From 2000 to 2004, Tom Duffy, senior planner for the New Hampshire Office of Energy and Planning, said the state’s population grew by 4.8 percent from 1.24 million to 1.3 million. But residents over 55 grew by a whopping 15 percent, from 259,200 to 298,000, and by 2004 reached a 23 percent chunk of the state population, Duffy said.

Some 40 percent of all in-migrants to New Hampshire are from Massachusetts, followed by New York at 7 percent, Duffy added.

Meanwhile, the number of children under age 5 dropped by 3.5 percent – or 2,700 – from 2000 to 2004, from 75,383 to 72,678. And there was a drop of 4 percent – or 6,900 – in children ages 5 to 14, from 181,400 to 174,500, during the same time, said Duffy.

For Duffy, that’s not good news.

“The implications are very ominous for health care,” said Duffy. “They’ve got all their stuff, the washers and dryers. I suppose if you’re into bifocal glasses – products like that are going to be hot. But there are advantages and disadvantages to an older and younger population. The municipal level wants age-restricted housing because there are no schoolkids, but there are costs associated with both. You need young workers. If there’s no place for them to live, it’s a constriction on the economy.”

Robinson questioned whether the trend is really catering to elderly Granite Staters.

“Is this serving elderly people who actually live in New Hampshire, or is it going to serve a market of retirees from other places with higher incomes? I’m not taking a position,” said Robinson, “but the issue is out there, and some towns are dealing with it by having an affordable component.”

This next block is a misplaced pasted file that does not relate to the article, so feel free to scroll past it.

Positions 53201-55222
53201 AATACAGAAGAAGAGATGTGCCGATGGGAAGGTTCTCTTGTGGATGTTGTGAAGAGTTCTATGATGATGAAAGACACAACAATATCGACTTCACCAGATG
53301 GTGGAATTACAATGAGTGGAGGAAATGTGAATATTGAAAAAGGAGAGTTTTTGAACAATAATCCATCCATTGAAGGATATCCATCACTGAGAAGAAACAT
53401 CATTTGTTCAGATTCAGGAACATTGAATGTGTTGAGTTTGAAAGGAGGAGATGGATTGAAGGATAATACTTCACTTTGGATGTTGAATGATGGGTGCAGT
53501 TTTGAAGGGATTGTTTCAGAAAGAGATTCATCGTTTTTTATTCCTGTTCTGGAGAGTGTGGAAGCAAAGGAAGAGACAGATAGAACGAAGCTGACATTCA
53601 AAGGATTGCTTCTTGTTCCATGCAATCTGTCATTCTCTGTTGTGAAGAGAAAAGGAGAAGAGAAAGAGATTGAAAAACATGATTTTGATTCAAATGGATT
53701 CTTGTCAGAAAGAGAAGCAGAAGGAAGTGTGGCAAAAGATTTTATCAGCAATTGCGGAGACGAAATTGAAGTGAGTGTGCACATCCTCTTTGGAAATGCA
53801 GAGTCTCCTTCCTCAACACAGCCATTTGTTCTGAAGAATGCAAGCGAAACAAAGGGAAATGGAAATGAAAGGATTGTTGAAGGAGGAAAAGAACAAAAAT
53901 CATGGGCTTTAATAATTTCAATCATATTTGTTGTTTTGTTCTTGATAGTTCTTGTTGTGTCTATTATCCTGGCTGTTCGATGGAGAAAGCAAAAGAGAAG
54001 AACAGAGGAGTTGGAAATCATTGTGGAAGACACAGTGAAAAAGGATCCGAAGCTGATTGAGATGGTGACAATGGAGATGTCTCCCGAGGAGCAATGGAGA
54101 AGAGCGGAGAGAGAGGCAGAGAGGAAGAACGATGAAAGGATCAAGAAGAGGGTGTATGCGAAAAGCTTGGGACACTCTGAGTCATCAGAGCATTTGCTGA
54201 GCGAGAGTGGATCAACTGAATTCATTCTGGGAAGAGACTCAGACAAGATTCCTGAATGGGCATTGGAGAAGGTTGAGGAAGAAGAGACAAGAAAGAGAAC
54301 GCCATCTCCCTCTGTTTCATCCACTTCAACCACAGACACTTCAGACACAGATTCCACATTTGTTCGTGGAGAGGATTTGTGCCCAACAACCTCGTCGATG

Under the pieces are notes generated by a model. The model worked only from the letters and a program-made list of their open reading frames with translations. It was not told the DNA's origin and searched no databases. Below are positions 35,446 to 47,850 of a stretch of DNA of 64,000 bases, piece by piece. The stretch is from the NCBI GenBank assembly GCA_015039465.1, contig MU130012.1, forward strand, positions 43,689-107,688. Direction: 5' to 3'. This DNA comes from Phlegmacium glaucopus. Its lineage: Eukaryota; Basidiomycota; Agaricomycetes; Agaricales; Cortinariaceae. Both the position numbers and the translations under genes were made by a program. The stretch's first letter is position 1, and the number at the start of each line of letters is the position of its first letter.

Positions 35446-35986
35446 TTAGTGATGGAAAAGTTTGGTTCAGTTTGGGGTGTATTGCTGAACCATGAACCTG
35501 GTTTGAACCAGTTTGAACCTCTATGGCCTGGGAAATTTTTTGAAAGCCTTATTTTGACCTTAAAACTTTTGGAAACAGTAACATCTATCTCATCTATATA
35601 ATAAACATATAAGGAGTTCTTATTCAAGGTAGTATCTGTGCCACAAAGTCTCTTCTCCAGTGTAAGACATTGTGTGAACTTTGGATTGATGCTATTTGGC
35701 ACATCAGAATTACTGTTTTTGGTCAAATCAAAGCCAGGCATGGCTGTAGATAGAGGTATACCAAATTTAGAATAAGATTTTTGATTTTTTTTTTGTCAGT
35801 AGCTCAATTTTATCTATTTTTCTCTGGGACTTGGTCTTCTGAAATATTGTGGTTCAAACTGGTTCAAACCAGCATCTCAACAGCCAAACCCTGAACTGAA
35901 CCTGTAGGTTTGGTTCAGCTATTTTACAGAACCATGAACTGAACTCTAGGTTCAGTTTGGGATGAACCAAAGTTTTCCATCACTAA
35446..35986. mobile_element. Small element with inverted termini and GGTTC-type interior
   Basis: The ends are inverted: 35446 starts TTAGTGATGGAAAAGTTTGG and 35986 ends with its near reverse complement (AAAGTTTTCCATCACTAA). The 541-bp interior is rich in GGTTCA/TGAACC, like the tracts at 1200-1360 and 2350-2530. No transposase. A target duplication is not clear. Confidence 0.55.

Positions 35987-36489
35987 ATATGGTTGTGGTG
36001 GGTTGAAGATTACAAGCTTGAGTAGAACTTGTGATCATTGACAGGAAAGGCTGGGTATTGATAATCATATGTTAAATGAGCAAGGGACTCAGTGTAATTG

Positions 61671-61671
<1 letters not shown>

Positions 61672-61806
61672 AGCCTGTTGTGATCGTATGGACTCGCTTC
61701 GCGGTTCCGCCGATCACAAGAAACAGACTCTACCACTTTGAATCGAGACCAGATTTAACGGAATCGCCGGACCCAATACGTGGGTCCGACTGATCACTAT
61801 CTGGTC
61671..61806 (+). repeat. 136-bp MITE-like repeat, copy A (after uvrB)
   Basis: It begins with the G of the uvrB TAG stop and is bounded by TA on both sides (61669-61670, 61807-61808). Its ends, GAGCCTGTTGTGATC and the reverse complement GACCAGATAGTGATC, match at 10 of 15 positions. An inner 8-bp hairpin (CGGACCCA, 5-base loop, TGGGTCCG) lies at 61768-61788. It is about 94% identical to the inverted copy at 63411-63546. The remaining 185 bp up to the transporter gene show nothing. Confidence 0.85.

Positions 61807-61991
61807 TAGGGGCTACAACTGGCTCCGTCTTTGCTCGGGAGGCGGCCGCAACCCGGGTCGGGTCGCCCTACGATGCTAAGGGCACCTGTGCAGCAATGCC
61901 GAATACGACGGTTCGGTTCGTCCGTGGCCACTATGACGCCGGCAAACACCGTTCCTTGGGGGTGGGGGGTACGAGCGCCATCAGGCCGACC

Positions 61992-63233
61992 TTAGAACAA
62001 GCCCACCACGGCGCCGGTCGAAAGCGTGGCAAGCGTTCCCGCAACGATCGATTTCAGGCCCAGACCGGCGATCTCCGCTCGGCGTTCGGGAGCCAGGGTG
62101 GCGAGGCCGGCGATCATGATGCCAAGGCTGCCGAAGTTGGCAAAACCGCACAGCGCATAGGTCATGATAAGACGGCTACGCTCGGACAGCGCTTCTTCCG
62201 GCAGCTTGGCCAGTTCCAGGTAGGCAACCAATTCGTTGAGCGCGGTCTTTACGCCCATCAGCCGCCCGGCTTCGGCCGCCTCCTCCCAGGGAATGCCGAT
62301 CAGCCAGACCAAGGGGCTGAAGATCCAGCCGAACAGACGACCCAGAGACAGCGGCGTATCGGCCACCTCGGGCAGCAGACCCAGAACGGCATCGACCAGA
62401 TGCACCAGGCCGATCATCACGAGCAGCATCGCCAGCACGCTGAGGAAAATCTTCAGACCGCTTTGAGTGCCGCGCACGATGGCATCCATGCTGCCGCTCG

Francese said restricting housing to older people is discriminatory. Although he has been accused (in letters to local newspapers) of wanting to throw the elderly out of their homes, the outspoken demographer said, “That’s not true at all. What I have a problem with is doing that for the elderly and no one else. In a lot of towns, that’s all they’ll allow. What they’re not seeing is these elderly will make an equal call on taxpayers in the form of Medicaid costs … and people won’t be around to provide services, so the cost of services is going to skyrocket.”

“People over 55 also spend half as much in retail establishments as people with children,” said Francese. “So the retailers who do less business will pay less in property taxes, commercial real estate will be worth less and homeowners’ property taxes will rise.”

Developers say families often move into the houses the old folks sell. “If you sell your house to somebody in Exeter, it may be a family that moves in,” said Katz. “We’re providing housing for a certain segment of the population. There’s also single family and workforce housing, and I think communities are trying to address that.”

The bottom line is serving a market niche, said Pease. “When they (the federal government) started talking about housing for older persons, they were talking about a specific group who’d had their families, sold their huge house and wanted to retire in communities with their own age group and similar interests,” he said. “It wasn’t designed to discriminate. We’ve opened up another section of housing for people who had their families, paid their dues, want to relax and enjoy themselves. I don’t consider it excluding a group.”